Paralympics and World Ploughing 2016
Chris crosses around the nation to speak to four behind the scenes heroes of our ParalympicsGB hopefuls, and David Chappell is on the phone live from World Ploughing 2016.
Chris speaks to four heroic helpers behind the scenes of ParalympicsGB to hear how our medal hopefuls have prepared for Rio. David Chappell is on the phone live from World Ploughing 2016 in Yorkshire where he is attempting to defend his British title and compete in the National Ploughing Contest. Plus Ruud Gullit drops by to tell us all how to watch football, the top tenuous is dedicated to your own champion wins and we Pause For Thought with Rabbi Julia Neuberger about the beauty of weddings.
Pause for Thought
From Julia Neuberger, Senior Rabbi at the west London Synagogue:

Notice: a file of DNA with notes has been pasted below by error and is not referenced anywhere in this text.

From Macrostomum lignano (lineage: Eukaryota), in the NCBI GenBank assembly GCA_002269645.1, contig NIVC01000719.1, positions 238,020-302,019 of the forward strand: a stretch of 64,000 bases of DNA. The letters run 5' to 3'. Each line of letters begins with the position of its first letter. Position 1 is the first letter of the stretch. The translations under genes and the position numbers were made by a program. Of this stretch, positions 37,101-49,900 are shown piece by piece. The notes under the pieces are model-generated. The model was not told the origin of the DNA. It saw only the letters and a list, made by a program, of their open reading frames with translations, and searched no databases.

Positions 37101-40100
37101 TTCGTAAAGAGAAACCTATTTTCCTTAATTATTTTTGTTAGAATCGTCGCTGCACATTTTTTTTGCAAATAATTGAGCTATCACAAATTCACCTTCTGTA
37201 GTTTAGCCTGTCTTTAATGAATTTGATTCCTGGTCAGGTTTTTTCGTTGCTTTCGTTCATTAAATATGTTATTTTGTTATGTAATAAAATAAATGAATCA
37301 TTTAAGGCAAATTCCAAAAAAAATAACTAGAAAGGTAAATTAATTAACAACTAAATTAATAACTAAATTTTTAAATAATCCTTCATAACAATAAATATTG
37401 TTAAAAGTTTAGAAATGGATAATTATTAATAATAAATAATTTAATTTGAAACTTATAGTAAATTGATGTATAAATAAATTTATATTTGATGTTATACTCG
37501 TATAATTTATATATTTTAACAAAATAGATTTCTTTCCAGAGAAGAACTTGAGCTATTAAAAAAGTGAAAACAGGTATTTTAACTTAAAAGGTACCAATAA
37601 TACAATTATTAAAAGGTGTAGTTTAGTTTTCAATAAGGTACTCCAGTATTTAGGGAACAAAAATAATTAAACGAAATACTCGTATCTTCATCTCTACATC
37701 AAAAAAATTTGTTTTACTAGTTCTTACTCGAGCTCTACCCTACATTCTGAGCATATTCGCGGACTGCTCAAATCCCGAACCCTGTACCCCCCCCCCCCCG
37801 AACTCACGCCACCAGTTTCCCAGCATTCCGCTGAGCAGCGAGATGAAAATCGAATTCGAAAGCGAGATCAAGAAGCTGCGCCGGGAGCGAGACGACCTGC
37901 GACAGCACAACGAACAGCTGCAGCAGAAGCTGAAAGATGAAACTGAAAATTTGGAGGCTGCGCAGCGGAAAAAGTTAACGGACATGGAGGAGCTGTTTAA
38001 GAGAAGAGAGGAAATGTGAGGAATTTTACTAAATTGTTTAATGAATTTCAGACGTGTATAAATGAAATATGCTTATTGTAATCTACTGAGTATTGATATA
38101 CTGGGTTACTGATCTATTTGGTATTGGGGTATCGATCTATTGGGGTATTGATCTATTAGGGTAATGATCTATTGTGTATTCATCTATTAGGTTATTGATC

It’s wedding season right now. Two Jewish weddings in rapid succession, one big one in Nice, in the most glorious venue overlooking the sea, and the other tiny, in a country house approached through a wildflower meadow. Both were gorgeous in different ways. But after movies such as My Big Fat Greek Wedding and Monsoon Wedding- and there are parallels in big fat Jewish, C of E, Hindu, Catholic, Sikh or Muslim ones - I’m left wondering about present day marriage. We human beings obviously need rituals to mark certain stages of life. Birth- baptism, baby naming or circumcision; maturation- confirmation, bar or bat mitzvah; deaths and funerals, and of course pairing off. Weddings have got bigger and fatter. Is that because so many people choose NOT to get married in western society, so, if you DO, you want to make a point? Is it just an excuse for a huge party, the like of which you’ll never have again? Or is it, could it be, the rebirth of romance? I think it’s a mixture of all these, parties, dresses, flowers, food and drink……. But underneath all the expense and the flummery, something important is going on, as we’re seeing the numbers of religious weddings grow again after a long lull. Those young people who DO decide to get married want a public statement of their vows to each other. They want the congregation to be their witnesses. They feel a need for the religious ritual. It’s NOT just about having a pretty setting. It’s about commitment- to each other and to a religious community. And, in an age when divorce was rising till recently, where marriage was and for many still is optional, it is heartening to see a real growth, in our community at least, of people wanting to make that public commitment, in the sight of God and their families and friends, genuinely expecting to stay together their whole lives. The beautiful settings are great. But what matters is a new season of serious intent, religious vows, and a deep commitment to making marriage work.